Mourning items owned by Queen Victoria and auctioned by Sotheby’s London, collection of Patricia Knatchbull

In addition to the death of her beloved Prince Albert, her reign also saw the deaths of three of her nine children, her mother, and many others. The locket above features a cross with a hardstone heart center, banded agate trefoil tips, and enamel details. Her daughter's name, Alice, is spelled under a diamond coronet. The reverse of the locket features a glazed compartment holding a lock of Alice's hair. The Queen had a penchant for agates and hardstones, which we see in this pendant. Wearing mourning jewelry was already a societal norm. However, Queen Victoria's mourning was a stimulant for a renewed interest in mourning etiquette. This was refreshed with a backing of mercantilism, fashion, and new accessibility to jewelry. As a result, the mourning jewelry industry flourished; thousands of hair rings, lockets, and earrings were produced in many styles. The practice of using hair would eventually die out with the Queen, but the locket itself has survived the test of time.

A gift from Prince Alert to Victoria, mourning her late mother auctioned by Sotheby’s London, collection of Patricia Knatchbull

As the reigning monarch, Queen Victoria had access to the opulent jewels of the Crown, which belonged to the state, including the famous and controversial Koh-I-Noor Diamond. Based on her writings and behavior, it is apparent that she treasured her personal jewelry just as much, if not more, than these opulent jewels. Some of her personal jewelry would end up becoming part of Crown jewels. The sapphire brooch from Albert is still worn today by the Royal Family. Victoria had a new smaller crown created after Albert's death that would be easier to wear with her widow's cap, seen in the image. In this photo, she wears what is now dubbed the diamond coronation necklace and earrings. We will have to do another entry or two on the Crown jewels, but I hope you enjoyed this brief glimpse into Queen Victoria's sentimental jewelry. I have included reference links below to the jewelry in the Royal Collection for those who wish to explore further, as well as some other articles.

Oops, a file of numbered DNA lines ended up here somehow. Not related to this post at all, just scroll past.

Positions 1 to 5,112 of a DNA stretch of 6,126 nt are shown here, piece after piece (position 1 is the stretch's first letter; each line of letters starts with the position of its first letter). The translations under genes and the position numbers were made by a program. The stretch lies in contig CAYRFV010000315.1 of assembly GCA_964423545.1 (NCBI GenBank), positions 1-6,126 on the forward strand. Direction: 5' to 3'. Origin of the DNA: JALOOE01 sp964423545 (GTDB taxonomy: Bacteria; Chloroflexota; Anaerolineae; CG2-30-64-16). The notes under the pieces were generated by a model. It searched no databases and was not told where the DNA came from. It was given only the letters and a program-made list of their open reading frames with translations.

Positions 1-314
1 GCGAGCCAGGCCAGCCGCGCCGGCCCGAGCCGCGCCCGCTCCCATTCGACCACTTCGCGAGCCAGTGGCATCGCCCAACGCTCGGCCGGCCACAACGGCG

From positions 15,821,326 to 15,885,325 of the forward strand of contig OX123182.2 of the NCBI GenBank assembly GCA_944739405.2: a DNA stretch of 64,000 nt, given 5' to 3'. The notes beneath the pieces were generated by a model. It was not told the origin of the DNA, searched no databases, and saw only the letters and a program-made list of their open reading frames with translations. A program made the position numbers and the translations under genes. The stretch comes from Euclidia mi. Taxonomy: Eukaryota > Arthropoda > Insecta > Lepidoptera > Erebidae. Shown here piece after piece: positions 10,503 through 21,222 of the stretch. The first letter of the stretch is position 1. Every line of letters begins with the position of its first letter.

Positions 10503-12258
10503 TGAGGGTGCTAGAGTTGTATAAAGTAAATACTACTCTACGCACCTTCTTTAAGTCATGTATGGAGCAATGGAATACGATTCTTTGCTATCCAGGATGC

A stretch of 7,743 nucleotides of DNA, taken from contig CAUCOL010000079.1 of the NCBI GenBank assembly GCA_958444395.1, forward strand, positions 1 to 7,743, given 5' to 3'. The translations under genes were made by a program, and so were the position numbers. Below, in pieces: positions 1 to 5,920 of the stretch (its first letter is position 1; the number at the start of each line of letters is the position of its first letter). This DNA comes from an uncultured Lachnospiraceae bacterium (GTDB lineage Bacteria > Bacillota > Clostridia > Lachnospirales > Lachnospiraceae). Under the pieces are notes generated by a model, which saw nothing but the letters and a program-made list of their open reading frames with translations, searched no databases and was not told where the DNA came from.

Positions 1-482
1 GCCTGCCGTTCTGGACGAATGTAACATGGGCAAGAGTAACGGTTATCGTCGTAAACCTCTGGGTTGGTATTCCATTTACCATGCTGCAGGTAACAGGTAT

Special Thanks to Jessica Parrack for proofing!!!


References


First Image: This is a copy by George Koberwein of Winterhalter's portrait of Queen Victoria in 1852, which had been painted as a present for Baron Stockmar.


Double heart amethyst bracelet:

https://www.rct.uk/collection/search#/30/collection/65296/queen-victorias-bracelet


Pink sepia photo bracelet:


Queen Victorias gold and black enamel charm bracelet:

https://www.rct.uk/collection/search#/19/collection/65290/queen-victorias-charm-bracelet


Queen Victorias colorful enamel hair locket bracelets

https://www.rct.uk/collection/search#/20/collection/65293/bracelet


photo portrait bracelet


Orange Blossom Jewelry


Alice Mourning jewelry sets

https://nationaljeweler.com/articles/9636-queen-victoria-s-mourning-jewels-find-new-life-at-auction


Gere, C. (2012, April 23). Victoria & Albert: Art & Love. Royal Collection Trust. Retrieved March 21, 2023, from https://www.rct.uk/collection/themes/exhibitions/victoria-albert-art-love


Theroyalpost. (2013, May 8). Queen Victoria's wedding jewelry. THE COURT JEWELLER. Retrieved March 22, 2023, from https://theroyalpost.wordpress.com/2011/11/23/queen-victorias-wedding-jewelry/


Williams, C. A. (2018, July 27). Queen Victoria and jewelry | jewelry | Sotheby’s. Sothebys.com. Retrieved March 22, 2023, from https://www.sothebys.com/en/articles/queen-victoria-and-jewelry